Millions of readers in America and around the world know the name Rumi is synonymous with love poetry, but they don’t know much about the life of the beloved 13th-century Persian poet and Sufi mystic. The new biography Rumi’s Secret, by Brad Gooch – the bestselling author of biographies about Flannery O’Conner and Frank O’Hara – provides important insights yet also raises questions.
As Gooch explains in the prologue, which flows with the ease of good fiction, the idea of Rumi’s secret came from a conversation Gooch had with a merchant named Sebastian in Aleppo, Syria, in 2011. Sebastian compared Rumi to the American Walt Whitman – another poet revered for the universality of his writing – who “never tells his secret!”
Gooch follows that fascinating statement with one of his own: “Rumi did have secrets – personal, poetic, and theological – that he was always both revealing and concealing.”
Some of the poet’s smaller secrets are revealed in the book’s first section, which opens with Rumi, at five years old, seeing angels. His father, an esteemed Muslim preacher and teacher, explained that the beings had come to bring him favor and invisible gifts.
When Rumi – whose given name was Mohammad – was six, his family began a 2,500-mile trek from their home in Vakhsh (in present-day Tajikistan) that would take years to complete. Along the way, they followed the Silk Road to Bagdad and to Mecca – which all Muslims are required to visit at least once in their lifetime. They also spent time in several cities as Rumi’s father sought opportunities to teach and safety from ongoing political upheavals and invading Mongols.
In every locale, the precocious Rumi – whose father sometimes called him Jalaloddin, meaning splendor of the faith – absorbed the sights and sounds, which would one day color his poetry, as in these lines: “Speak Persian, though Arabic is more beautiful/ Love speaks a hundred different languages.” He also developed a deep understanding of the longings and losses people experience during tumultuous times.
The family finally settled in Konya, where Rumi, now married and a father,would spend most of his adult life, after furthering his studies in Aleppo and Damascus. In Konya, he became renowned for his teaching and preaching and was called Mowlana – “our master” – and, eventually, Rumi, which is derived from “Rum” or “Rome” – meaning Byzantium.
Yet as subsequent sections show, the Rumi we know today might never have emerged if not for three profound friendships. The first and most impactful was with Shams of Tabriz, a mystic who came to Konya after decades of traveling and spiritual seeking.
Shortly after the two met, they went into seclusion, where Shams urged Rumi to stop reading other writers (including his father), to be honest and heartfelt, rather than refined, and to reject the trappings of his prestigious career and demanding religious life. Instead, Shams encouraged Rumi to use music, sung poetry, and whirling to “literally spin loose of language and logic, while opening and warming his heart.”
Rumi viewed Shams as a teacher who could help him overcome his pride, as evidenced in these lines:
You speak for God, you see the Truth,
You save the world from drowning in an ocean of fire
A king beyond compare, your majesty is eternal
You lead the soul away from harmful desires
Shams, always a controversial figure, also taught Rumi about the pain of separation by abruptly leaving the city, in part to test Rumi’s loyalty. The first time Shams left – for Aleppo, 400 miles away – Rumi responded by writing poetry ghazals (which would become his favorite poetic form) to channel his feelings and demonstrate the creativity Shams had nurtured. The second time Shams disappeared, Rumi spent months searching for his friend, who was presumed dead.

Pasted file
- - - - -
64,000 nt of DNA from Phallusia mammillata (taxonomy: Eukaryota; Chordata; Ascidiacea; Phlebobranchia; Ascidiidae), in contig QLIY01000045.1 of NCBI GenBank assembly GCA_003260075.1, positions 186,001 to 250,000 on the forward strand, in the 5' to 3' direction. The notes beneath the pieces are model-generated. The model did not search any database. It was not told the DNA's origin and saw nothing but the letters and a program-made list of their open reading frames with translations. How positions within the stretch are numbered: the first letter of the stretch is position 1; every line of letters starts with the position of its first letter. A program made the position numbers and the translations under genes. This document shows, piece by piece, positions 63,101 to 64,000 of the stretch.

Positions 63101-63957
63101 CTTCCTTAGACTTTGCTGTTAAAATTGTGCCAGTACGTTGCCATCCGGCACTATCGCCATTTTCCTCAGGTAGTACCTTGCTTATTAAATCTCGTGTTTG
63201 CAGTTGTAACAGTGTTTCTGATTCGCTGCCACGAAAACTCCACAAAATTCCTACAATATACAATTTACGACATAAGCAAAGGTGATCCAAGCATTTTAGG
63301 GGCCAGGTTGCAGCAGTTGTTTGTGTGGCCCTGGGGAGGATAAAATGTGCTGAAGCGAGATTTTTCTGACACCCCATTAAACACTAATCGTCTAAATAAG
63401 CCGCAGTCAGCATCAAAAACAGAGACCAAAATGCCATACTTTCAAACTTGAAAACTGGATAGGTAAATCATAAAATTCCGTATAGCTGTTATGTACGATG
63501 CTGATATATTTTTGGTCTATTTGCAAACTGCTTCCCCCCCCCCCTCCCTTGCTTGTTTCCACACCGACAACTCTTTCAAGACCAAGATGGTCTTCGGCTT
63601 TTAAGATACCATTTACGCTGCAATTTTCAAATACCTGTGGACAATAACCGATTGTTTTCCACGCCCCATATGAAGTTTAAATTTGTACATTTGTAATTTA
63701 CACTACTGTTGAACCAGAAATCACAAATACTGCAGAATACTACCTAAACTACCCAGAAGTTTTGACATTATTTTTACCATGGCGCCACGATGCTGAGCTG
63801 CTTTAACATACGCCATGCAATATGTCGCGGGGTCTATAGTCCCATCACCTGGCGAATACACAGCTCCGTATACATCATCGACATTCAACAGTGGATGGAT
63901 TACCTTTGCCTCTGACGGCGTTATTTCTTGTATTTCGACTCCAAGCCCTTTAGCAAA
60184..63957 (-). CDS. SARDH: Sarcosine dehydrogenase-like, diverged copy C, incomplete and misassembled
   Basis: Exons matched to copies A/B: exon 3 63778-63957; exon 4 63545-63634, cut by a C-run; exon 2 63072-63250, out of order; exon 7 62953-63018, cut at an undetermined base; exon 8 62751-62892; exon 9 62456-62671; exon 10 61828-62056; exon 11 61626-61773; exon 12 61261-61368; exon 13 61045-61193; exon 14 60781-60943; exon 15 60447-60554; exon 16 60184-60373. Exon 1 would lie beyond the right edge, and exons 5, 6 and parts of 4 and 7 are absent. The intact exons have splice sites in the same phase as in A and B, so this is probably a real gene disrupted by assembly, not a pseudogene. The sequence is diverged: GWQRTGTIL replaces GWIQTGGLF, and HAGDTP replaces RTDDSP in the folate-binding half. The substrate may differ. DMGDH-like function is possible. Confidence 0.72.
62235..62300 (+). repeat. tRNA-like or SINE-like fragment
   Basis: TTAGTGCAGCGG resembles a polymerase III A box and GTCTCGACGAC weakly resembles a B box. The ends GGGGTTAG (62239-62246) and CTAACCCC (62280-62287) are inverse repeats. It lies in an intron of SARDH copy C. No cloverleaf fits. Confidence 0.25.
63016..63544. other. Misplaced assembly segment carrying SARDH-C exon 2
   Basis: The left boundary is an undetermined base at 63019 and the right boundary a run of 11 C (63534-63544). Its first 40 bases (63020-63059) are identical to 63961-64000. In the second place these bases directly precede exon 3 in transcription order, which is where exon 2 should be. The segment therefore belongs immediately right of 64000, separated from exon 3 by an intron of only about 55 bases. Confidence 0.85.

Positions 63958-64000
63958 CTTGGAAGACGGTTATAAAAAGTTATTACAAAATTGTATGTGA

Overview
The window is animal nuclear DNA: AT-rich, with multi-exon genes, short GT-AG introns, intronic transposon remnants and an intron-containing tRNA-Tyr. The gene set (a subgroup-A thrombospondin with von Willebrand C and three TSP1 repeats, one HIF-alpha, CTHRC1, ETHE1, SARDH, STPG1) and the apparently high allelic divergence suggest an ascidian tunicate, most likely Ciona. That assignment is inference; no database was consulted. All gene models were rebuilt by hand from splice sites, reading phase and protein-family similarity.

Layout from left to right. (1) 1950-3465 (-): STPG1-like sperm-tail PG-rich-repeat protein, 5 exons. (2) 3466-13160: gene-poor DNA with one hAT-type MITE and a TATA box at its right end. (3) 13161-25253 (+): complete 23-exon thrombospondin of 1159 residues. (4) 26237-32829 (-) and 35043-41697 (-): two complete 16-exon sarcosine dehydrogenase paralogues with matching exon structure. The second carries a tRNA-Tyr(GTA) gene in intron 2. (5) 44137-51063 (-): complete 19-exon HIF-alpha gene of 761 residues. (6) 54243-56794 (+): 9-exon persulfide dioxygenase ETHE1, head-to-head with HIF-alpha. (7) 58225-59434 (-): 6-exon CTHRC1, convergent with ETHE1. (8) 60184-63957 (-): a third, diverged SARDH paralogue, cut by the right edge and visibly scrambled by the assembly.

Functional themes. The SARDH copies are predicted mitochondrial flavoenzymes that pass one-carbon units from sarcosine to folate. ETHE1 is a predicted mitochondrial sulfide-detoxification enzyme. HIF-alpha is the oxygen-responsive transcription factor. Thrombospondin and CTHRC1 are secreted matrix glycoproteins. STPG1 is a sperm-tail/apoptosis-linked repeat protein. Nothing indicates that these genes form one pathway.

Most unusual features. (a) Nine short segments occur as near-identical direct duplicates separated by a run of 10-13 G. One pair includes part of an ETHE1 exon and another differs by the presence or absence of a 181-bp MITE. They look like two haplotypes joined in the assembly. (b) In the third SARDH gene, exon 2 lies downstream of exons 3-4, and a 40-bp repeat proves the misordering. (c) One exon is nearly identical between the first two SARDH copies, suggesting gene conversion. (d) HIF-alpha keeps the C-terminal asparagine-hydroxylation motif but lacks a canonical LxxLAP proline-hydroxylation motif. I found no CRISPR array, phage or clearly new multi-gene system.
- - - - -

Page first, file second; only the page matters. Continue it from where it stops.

The acceptance of that loss forever changed Rumi, who became known for his quiet acts of kindness, humility, and willingness to speak with anyone. His writing deepened and flourished.
Rumi had two other cherished friends: a goldsmith named Salah, who had studied with Rumi’s tutor from childhood, and Hosam, one of Rumi’s loyal followers. Both served as muse and spiritual axis, but with different functions. Where Salah was like a calm mirror, helping Rumi find peace, Hosan was a conduit and scribe for Rumi’s long poem "Masnavi," which is quoted throughout the book.
According to Gooch, there is no evidence that these relationships were romantic. Yet because of the way he portrays them – with movie-like intensity and drama – he creates enough ambiguity to leave readers wondering, especially about Shams. Some may also question the validity of conversations and details shared hundreds of years after the fact, despite Gooch’s thorough references.
The book is important, however, because it illustrates how each man helped the poet learn about love (both human and divine), the process of giving up the self to make room for something purer and higher, and transcendence. The work also shows how the poet came to realize the logic and importance of a religion of the heart, which is described in these lines: “The mosque inside the hearts of holy men/ Is a place of worship for everyone. God is there."
That idea resonates with contemporary audiences. Yet as Gooch explains in the afterword, it, like many of Rumi’s practices – such as whirling and elevating a human being to the level of God or the Prophet Mohammad – were controversial in his day. Rumi’s “veil of secrecy was a virtue and an artistic style in the broader culture of the time.”
That veil is equally effective in our tell-tale age because Rumi’s “aesthetic of secrets” as Gooch calls it, broadens and deepens his writing. For example, Rumi saw both Shams and God as the light of the sun, “and in speaking of the beloved he was also speaking of the unspeakable, or approaching the unspeakable, as the essence of God is love.”